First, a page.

The 1930s were a period of real struggle for the Rovers. The retirement of stalwart Sid Denton in 1932 left a hole in the fabric of the team. Throughout the following decade no player managed to make a strong and lasting impact at full-back in the way that Denton had, as the club constantly battled against a difficult financial situation.
1932 George Johnson
1932 George Johnson
The fact that no-one came to call the number one shirt his own for more than a couple of seasons was not a reflection of the junior talent the club produced. It was simply that the club’s policy of ‘sell to survive’ meant that any useful player who established himself had a market price, and sooner or later, the club was forced to cash in. A prime example of this was today’s featured full-back. Although he was the son of Rovers’ founding father and club president, George Johnson junior had to battle his way into the team the same as any other player. He was a useful goal kicker and solid defender who had a good ability to read a game. With the retirement of Denton he was first choice full-back for a couple of years before switching to stand-off to accommodate Ben Lockwood. Johnson was sold to Hunslet in 1935 after playing 108 games.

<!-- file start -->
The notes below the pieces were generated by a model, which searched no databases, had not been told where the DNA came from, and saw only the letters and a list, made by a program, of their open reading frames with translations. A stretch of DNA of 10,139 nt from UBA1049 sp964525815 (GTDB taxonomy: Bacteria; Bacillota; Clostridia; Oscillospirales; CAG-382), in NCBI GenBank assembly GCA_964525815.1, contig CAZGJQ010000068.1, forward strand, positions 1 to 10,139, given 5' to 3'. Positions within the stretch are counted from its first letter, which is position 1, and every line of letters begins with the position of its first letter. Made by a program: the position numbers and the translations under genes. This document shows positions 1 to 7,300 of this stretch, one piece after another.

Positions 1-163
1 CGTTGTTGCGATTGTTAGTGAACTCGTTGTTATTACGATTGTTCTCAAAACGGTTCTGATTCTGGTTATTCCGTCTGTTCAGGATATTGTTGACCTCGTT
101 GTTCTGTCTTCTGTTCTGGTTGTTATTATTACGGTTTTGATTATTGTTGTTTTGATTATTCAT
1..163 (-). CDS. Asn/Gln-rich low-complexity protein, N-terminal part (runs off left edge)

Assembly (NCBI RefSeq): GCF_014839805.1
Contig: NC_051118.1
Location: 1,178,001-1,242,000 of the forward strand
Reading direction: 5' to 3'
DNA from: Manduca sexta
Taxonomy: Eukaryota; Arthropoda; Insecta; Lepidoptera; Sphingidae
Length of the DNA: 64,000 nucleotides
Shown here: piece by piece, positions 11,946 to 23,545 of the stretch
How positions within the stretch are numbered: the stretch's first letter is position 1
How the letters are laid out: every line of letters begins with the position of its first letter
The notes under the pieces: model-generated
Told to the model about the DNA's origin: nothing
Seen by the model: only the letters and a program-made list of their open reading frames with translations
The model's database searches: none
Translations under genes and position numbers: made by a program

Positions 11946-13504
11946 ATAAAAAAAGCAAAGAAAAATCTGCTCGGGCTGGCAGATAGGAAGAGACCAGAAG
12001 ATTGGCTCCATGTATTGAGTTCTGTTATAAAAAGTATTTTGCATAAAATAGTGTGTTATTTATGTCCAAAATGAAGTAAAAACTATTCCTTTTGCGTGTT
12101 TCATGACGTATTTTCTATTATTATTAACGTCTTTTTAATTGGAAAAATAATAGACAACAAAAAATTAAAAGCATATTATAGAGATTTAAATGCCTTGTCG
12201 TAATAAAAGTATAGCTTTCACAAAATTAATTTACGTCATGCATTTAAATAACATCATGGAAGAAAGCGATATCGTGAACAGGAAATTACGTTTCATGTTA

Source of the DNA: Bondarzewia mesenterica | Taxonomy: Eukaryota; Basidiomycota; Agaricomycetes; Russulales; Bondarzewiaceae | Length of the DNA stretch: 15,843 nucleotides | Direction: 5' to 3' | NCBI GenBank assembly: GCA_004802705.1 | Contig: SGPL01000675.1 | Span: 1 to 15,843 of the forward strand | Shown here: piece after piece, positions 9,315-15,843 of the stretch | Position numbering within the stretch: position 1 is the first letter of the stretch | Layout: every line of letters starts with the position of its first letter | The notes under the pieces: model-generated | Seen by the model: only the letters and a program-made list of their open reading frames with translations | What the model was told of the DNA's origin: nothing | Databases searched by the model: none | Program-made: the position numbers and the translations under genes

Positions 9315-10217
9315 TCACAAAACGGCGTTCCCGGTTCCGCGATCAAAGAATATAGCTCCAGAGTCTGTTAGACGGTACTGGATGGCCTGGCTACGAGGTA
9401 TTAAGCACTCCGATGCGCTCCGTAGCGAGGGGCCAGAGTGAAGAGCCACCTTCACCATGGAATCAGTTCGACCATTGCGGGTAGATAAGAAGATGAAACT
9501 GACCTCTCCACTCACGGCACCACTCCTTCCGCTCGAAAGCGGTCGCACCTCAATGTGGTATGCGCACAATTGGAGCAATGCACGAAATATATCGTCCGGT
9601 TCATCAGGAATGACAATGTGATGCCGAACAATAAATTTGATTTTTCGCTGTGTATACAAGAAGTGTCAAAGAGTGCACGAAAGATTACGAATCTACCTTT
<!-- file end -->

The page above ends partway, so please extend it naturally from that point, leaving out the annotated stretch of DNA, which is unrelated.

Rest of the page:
In Lockwood, Rovers had found an able replacement and he accomplished the then rare feat of playing in every single game in a season (1934/5), the first time a full-back had done that. His 55 goals that year may seem modest by today’s standards, but was in fact a club record at the time, beating any season’s best by the previous record holder Jim Denton. When Lockwood was sold, Tommy Dennis took over and made 86 appearances for the club. Then Jack Pollitt had some success, playing 75 games over two seasons before the second world war broke out. All clubs were obviously disrupted at that time, as players were called up for military service, and the strict registration rules were relaxed to allow clubs to put out a team more easily. After many years of unrelenting lack of success, the start of the war brought Featherstone their first ever piece of silverware when the won the 1940 Yorkshire Cup final against Wakefield at Odsal. Full-back that day in the absence of Pollitt and emerging youngster Walt Parkin was Jack Haley. He only played nine games for the club in his whole career, but was in the right place at the right time to pick up a winner’s medal. Or he would have done if it hadn’t been for the war. The Yorkshire County committee decided not to award medals, and the players received a canteen of cutlery instead. Club chairman Abraham Bullock was reported to have dipped into his pocket at a later date to make sure the players finally got a medal as a keepsake of the event.